Vanilla meaning

və-nĭl'ə
The seedpod of this plant.
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A flavoring extract prepared from the cured seedpods of this plant or produced synthetically.
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Lacking adornments or special features; basic or ordinary.
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White or off-white in color.

A vanilla suit.

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Relating to or engaging in sexual activity that is regarded as conventional or unadventurous; not kinky, sadomasochistic, or fetishistic.
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Any of a genus (Vanilla) of climbing tropical American orchids with fragrant, greenish-yellow flowers.
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The podlike, immature capsule (vanilla bean) of some of these plants.
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An extract of these capsules, used as a flavoring in cooking, confections, etc.
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The flavor of vanilla.
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Of or flavored with vanilla.

Vanilla ice cream.

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Bland, plain, or basic.
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(countable) Any tropical, climbing orchid of the genus Vanilla (especially Vanilla planifolia), bearing podlike fruit yielding an extract used in flavoring food or in perfumes.
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(countable) The fruit or bean of the vanilla plant.
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(uncountable) The extract of the fruit of the vanilla plant.
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(uncountable) Any artificially produced homologue of vanilla extract, principally vanillin produced from lignin from the paper industry or from petrochemicals.
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(colloquial) By association with vanilla as the "plain" flavour of ice cream: the standard, plain, default, unmodified, basic.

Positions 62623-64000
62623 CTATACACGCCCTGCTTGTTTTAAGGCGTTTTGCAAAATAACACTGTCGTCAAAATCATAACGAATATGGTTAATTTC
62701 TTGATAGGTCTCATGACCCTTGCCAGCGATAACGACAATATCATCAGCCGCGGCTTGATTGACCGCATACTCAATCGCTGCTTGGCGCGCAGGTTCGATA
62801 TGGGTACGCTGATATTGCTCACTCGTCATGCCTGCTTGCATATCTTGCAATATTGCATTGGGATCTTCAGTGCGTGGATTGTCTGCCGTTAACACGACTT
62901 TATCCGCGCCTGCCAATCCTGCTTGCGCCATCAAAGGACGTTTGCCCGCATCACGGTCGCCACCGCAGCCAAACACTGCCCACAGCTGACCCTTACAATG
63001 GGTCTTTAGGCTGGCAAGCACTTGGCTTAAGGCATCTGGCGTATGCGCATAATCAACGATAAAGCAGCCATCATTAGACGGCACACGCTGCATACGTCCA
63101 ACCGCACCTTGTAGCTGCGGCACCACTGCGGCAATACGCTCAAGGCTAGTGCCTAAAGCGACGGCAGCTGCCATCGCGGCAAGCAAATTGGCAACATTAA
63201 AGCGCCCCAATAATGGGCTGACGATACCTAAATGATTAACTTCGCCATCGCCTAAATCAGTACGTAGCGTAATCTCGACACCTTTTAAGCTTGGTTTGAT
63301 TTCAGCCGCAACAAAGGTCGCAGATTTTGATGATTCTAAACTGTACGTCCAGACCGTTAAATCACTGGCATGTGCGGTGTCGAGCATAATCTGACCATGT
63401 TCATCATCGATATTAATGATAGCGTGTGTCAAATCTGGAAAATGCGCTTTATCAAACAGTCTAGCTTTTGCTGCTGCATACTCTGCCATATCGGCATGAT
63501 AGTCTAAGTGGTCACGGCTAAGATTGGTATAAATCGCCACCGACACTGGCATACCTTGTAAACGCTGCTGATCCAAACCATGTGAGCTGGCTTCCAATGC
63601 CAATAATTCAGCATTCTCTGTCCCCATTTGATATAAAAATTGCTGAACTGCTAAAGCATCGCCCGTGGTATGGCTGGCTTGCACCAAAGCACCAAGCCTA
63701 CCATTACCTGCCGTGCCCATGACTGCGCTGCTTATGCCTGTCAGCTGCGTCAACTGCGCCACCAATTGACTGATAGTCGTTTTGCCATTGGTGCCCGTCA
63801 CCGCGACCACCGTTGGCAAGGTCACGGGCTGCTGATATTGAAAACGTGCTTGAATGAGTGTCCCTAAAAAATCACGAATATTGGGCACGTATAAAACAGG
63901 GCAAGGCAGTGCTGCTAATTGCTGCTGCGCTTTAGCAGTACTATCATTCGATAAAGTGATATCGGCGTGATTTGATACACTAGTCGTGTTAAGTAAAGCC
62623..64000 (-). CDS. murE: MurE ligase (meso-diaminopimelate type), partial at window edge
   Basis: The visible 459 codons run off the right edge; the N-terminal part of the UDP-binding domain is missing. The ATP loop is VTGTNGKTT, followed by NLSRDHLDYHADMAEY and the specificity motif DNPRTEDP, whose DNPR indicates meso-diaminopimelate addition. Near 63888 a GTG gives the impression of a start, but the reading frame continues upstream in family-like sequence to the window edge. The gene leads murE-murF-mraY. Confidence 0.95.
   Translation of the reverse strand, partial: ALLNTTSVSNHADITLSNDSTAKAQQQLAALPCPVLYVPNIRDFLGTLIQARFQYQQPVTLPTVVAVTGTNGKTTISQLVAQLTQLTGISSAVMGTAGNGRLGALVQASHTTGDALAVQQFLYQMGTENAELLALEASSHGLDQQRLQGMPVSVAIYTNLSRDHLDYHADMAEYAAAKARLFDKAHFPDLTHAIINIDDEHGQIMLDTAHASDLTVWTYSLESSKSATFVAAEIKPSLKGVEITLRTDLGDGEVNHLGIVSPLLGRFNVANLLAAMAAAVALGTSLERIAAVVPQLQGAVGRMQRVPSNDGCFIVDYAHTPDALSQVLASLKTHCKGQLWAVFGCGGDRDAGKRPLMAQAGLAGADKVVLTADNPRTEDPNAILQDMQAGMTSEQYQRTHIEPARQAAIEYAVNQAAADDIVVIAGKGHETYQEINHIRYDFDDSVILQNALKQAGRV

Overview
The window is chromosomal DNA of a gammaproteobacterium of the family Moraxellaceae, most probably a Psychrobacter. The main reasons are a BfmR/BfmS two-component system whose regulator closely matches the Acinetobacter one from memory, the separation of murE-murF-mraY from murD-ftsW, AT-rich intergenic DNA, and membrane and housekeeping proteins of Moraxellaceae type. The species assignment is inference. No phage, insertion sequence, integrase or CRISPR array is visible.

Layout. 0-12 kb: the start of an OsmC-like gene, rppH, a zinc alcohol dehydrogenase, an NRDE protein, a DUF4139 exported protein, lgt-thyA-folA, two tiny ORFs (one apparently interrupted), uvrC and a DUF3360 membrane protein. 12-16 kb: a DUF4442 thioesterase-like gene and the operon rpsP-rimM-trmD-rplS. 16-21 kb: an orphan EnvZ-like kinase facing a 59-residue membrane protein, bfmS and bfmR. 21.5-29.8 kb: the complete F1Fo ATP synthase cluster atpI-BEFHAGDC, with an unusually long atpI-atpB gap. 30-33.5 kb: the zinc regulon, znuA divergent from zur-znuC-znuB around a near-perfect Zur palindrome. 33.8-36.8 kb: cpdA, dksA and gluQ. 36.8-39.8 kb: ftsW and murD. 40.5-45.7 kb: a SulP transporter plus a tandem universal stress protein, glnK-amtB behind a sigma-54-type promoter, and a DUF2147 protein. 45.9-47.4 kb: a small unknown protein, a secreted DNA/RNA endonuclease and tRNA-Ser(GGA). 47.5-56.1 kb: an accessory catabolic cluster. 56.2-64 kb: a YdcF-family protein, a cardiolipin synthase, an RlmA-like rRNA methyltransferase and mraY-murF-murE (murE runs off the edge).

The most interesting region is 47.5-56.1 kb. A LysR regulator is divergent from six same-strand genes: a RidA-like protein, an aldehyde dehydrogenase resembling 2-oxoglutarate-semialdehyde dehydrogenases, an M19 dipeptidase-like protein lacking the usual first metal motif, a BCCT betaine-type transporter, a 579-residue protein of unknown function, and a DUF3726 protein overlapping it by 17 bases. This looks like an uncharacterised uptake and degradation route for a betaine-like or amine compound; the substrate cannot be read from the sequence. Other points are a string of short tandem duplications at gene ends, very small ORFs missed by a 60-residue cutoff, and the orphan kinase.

Vanilla suit.

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A taxonomic genus within the family Orchidaceae "” the vanilla orchid.
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Any of various tropical American vines of the genus Vanilla in the orchid family, especially V. planifolia, widely cultivated for its long narrow seedpods, which yield an aromatic substance used especially as a flavoring.
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(uncountable) The distinctive fragrant flavour/flavor characteristic of vanilla extract.

You can tell that the secret ingredient missing from New CokeTM was vanilla, because certain South American economies collapsed when it was introduced, and miraculously revived when the old formula was used again.

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Origin of vanilla

  • Obsolete Spanish vainilla diminutive of vaina sheath (from the shape of its seedpods) from Latin vāgīna
    From American Heritage Dictionary of the English Language, 5th Edition
  • Borrowing from Spanish vainilla, a diminutive form of vaina.
    From Wiktionary
  • See vanilla
    From Wiktionary